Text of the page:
Acharya Prashant is dedicated to building a brighter future for you
Articles
The real way to deal with dependency || IIT Bombay (2020)
Author Acharya Prashant
Acharya Prashant
12 min
53 reads

Questioner: Sir, how to overcome emotional dependency and loneliness?

Acharya Prashant: First of all, there are not several types of dependencies. These types are very superficial. We might say, “I have material dependency, I have financial dependency, I have physical dependency, I have emotional dependency, I have spiritual dependency, dependency’s dependency.” Who is dependent?

All dependency comes from the fundamental sense of incompleteness of the ‘I’. We are born feeling that something is not quite right about us. Even the newborn baby carries that deep belief—obviously not consciously—and it is that sense of imperfection or incompleteness that drives us through life. That is what makes most people do whatever they do in their lifetimes.

So, we acquire knowledge, we acquire social certification, we get into several kinds of relationships; we procreate, we amass wealth, we do this, do that, build a house, build a mausoleum for ourselves, we do all these things. Fundamentally, why do we do any or all of these things? Because we are not convinced that we are alright.

The ‘I’-tendency is a raging dissatisfaction against itself.

“I am greatly dissatisfied.”

With whom?

“With my own being, with my own existence. I am not okay. Why am I not okay? Don’t ask me that. I am born like that!”

Has something occurred to you to make you feel that you are not alright?

“No. I have occurred to myself, and that is what makes me feel that I am not alright. Not that some event has happened to me, the event that has happened is me, ‘me’ meaning my birth. Not that something has happened to me and is making me feel bad about myself, no. The event of my existence itself makes me feel bad about myself. I am born feeling bad about myself. I am born feeling hungry and dissatisfied. When I was born, I cried.”

That is the human condition. “Why am I here?”—that is the first thing that occurs to the kid, the newborn infant. “Why am I here? What did I do to deserve this?”

What did the newborn ask mommy?

“Now, who did this?”

(Laughter)

And now you know what we spend our entire life, the rest of our life for: we spend it trying to overcome the botched-up work that we are. It is like this: “I am the output of something quite shoddy; it needs to be amended, corrected, rectified.” And our entire lifetimes are just a desperate attempt at rectification. “I am born incorrect, I have to take care of myself.” And there is ample proof to show that we are born incorrect, obviously we are. Don’t teach the child language, and the child would have an underdeveloped mind. The human child requires almost two decades of education.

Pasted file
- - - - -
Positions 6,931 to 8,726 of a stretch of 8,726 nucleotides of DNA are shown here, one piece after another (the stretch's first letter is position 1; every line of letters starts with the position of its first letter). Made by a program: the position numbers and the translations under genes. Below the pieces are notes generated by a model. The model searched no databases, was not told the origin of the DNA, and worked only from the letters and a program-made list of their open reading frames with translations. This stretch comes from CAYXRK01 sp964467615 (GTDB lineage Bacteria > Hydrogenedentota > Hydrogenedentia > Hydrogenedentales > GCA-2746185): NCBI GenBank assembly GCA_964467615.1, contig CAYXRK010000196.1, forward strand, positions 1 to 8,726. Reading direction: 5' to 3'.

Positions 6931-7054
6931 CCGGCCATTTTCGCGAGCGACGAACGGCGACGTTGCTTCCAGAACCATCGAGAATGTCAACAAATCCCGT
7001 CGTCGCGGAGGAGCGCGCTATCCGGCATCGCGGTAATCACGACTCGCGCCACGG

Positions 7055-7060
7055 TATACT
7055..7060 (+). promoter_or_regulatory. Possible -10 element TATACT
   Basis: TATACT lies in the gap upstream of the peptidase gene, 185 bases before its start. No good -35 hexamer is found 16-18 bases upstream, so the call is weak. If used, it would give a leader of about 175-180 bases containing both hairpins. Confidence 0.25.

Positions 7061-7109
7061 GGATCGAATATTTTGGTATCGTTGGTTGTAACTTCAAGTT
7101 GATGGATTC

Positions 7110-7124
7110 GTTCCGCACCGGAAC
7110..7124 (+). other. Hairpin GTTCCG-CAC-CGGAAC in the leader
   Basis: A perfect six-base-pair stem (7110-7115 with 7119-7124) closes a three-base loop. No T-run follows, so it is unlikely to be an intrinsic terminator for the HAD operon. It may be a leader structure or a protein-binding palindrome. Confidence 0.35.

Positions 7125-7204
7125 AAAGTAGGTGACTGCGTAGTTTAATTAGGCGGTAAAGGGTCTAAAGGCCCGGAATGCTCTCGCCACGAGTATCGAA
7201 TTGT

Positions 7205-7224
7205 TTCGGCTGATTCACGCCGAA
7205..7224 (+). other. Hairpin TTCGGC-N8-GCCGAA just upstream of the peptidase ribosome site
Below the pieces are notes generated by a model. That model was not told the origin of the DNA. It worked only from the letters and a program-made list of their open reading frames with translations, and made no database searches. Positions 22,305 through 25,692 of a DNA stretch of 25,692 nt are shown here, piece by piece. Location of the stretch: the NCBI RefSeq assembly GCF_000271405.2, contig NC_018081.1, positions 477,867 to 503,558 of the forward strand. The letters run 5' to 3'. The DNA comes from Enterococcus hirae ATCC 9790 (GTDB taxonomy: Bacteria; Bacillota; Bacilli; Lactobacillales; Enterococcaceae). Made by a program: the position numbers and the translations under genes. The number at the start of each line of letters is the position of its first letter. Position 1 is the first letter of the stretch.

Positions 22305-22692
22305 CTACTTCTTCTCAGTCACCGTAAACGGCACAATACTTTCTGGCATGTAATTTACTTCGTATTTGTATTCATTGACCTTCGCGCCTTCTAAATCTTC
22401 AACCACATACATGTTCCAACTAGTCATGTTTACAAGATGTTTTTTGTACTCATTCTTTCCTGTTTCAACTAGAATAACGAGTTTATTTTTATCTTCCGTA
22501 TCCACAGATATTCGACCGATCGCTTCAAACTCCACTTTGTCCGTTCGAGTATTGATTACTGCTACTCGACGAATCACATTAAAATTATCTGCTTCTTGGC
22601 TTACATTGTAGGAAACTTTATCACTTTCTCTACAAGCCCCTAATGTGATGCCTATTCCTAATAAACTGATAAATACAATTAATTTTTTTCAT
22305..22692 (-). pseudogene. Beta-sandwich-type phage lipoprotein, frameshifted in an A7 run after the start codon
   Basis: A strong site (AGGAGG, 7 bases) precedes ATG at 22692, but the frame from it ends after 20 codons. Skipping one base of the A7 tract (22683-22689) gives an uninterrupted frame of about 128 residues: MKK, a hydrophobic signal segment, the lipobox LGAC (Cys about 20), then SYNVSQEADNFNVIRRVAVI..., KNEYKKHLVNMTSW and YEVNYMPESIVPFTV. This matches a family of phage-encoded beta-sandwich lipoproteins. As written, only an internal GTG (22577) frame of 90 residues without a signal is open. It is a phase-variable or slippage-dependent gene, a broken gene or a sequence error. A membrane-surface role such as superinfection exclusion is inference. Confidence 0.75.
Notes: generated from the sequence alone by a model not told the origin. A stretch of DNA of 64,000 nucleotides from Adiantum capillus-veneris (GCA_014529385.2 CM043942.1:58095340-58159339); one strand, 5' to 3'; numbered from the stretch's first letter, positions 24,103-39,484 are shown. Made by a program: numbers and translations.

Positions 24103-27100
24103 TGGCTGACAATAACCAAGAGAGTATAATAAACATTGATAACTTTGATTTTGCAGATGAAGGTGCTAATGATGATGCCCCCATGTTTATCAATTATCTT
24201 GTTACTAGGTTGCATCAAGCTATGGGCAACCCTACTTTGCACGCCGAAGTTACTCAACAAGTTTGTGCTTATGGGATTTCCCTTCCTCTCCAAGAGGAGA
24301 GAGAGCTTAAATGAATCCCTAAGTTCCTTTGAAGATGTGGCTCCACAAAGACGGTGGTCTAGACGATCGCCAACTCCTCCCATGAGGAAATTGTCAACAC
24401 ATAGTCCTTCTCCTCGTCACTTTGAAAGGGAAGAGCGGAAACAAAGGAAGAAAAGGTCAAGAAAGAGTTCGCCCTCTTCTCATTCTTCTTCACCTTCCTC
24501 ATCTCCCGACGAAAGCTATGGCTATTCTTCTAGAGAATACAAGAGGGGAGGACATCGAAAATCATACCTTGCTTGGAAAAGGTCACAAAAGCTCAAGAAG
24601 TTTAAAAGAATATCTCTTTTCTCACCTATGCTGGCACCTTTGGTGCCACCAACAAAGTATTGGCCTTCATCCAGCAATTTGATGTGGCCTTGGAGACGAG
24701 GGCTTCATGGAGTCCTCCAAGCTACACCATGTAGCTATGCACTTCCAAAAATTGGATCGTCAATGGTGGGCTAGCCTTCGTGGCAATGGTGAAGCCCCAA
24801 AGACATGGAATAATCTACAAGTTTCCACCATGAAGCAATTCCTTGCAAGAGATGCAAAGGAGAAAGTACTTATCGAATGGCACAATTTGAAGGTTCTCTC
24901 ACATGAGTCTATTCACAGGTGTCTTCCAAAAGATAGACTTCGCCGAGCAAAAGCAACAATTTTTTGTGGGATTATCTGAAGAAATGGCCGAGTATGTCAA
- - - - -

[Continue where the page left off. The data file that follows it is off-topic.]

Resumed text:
Look at the amount of effort that goes into the rectification. Even before you can really step out into the world, you require two decades of training. So, obviously you are not born alright, right? Some part of it is biological, and the other part is social. Your hands extend only this much (stretches his hand 180 degrees) ; your eyes can see only this much; your memory is limited to this much; your intellect is only this sharp and no more. So, all this is biological incompleteness or imperfection.

And then there is the social sense of imperfection that is imposed upon you. You have a particular color or ethnicity or nationality. So, you are probably not alright or a little bit alright, but nothing about your nationality or color or gender or ethnicity can make you fully alright. Even if you belong to the most developed of countries, there would be somebody prepared to point at something obnoxious about your country. So, you take that in: “Okay, I am not alright for this reason, I am not alight for that reason.”